How do I get power of attorney over a mentally ill sibling in Maryland? Social Security deemed incompetent, I have POA over SS.

Asked over 5 years ago - Arnold, MD

Social Security has deemed him incompetent and I have power of attorney over his Social Security. Our parents are deceased, he has a home that he does not live in, he lives with me. He has had psychiatric treatment in the past for a very short time, he is not on medication but he should be. He has been paying child support based on his old salary of $80K a year even though he no longer is employed. Even though I have power of attorney over his Social Security Disability he has many other financial and legal issues I cannot handle because he will not sign complete power of attorney over to me. He is not able to care for himself or take care of his legal and financial issues. He needs to be hospitalized and put on medication.

Attorney answers (2)

  1. George E Meng

    Contributor Level 12

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    Lawyer agrees

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    Answered . You have a very difficult situation. In Maryalnd, there are only 2 ways to manage a person or his affairs - through a power of attorney or a guardianship. He won't sign the necessary POA. In pointing that out you are saying essentially that he is legally competent - he couldn't sign a valid POA if he were not legally competent. So the only possibility is a guardianship. They come in two forms - Guardianship of the Person and Guardianship of the Property. In my experience judges scrutinize requests for Guardianship of the Person far more closely than Guardianships of the Property. The problem for you is that it is likely your sibling will fight a guardianship. Contested guardiansghips can get very expensive (as to legal fees) and time consuming. Add to that you will be filing a legal proceeding against a resident of your household. That will likely bring on a whole other set of problems.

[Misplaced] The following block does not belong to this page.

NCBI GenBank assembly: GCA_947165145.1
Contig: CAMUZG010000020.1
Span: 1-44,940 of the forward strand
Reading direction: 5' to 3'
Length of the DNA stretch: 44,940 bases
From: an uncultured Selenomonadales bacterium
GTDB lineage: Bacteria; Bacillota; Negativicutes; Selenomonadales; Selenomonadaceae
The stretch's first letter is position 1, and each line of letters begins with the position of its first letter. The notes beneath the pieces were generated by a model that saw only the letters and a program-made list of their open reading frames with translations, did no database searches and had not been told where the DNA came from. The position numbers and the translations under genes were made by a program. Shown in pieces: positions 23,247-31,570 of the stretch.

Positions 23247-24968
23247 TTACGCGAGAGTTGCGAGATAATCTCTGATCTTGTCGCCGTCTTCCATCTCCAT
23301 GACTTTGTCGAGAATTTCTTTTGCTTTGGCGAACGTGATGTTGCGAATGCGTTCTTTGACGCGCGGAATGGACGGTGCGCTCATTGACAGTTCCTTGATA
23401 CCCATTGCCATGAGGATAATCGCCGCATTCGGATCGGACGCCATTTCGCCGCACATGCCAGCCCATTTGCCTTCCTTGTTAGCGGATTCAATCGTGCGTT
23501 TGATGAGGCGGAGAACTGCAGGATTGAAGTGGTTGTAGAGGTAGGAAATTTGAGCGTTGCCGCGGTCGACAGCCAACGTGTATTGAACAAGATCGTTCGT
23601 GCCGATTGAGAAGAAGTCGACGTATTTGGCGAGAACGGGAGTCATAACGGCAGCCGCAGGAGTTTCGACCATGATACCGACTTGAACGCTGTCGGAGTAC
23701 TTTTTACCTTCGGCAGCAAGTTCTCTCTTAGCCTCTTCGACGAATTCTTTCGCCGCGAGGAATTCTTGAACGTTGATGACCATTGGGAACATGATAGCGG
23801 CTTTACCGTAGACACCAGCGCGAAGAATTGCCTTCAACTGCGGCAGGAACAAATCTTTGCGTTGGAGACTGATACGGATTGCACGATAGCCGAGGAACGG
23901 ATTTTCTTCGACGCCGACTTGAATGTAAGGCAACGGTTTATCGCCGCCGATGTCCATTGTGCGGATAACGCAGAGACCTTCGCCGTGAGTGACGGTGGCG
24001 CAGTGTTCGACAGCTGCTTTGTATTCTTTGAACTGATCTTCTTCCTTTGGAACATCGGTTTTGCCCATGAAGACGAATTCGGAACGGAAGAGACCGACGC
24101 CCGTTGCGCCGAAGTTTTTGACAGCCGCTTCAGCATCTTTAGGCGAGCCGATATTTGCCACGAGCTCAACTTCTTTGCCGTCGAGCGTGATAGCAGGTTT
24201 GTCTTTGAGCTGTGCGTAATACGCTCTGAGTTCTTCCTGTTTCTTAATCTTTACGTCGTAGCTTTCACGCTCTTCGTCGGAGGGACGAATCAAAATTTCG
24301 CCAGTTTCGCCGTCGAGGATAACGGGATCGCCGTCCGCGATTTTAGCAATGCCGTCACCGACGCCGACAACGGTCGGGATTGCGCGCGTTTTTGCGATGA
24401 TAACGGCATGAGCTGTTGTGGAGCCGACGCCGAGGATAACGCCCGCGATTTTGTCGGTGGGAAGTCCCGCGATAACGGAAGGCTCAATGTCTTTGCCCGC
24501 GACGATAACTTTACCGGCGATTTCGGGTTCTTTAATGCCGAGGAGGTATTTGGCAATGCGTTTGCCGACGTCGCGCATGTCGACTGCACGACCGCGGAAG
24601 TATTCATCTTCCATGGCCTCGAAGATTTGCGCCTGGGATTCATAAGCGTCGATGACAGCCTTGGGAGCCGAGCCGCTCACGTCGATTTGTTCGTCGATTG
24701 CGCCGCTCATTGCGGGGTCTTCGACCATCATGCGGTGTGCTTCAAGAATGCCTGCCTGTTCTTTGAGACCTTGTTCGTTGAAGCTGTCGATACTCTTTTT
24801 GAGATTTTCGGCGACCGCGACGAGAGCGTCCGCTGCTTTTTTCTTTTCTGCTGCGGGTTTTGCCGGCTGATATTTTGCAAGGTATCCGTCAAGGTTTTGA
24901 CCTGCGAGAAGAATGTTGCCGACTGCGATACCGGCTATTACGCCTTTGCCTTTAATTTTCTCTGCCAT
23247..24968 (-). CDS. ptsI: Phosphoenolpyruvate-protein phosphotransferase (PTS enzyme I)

In order to manage his medical care, you will need a Guardianship of the Person. In the area of psychiatric care for someone who is legally competent, the problem is that he can consent one day and withdraw the consent the next.

    Finally, you likely have issues that are not just legal - is it appropriate that you should take on this responsibility? Is it legitimate for him to take from you - a place to live - but refuse your help? Are you possibly enabling his behaviour? I have no idea whether any of these might be applicable but if they are some kind of joint counseling might get your sibling to the point where he becomes agreeable to allowing you to take control.

  2. Bruce S Lipsey

    Contributor Level 10

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    Lawyer agrees

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    Answered . A family member can go to court and seek guardianship if his safety is at issue. Hire a local lawyer to do so or got directly to the local probate court and talk to the clerk.

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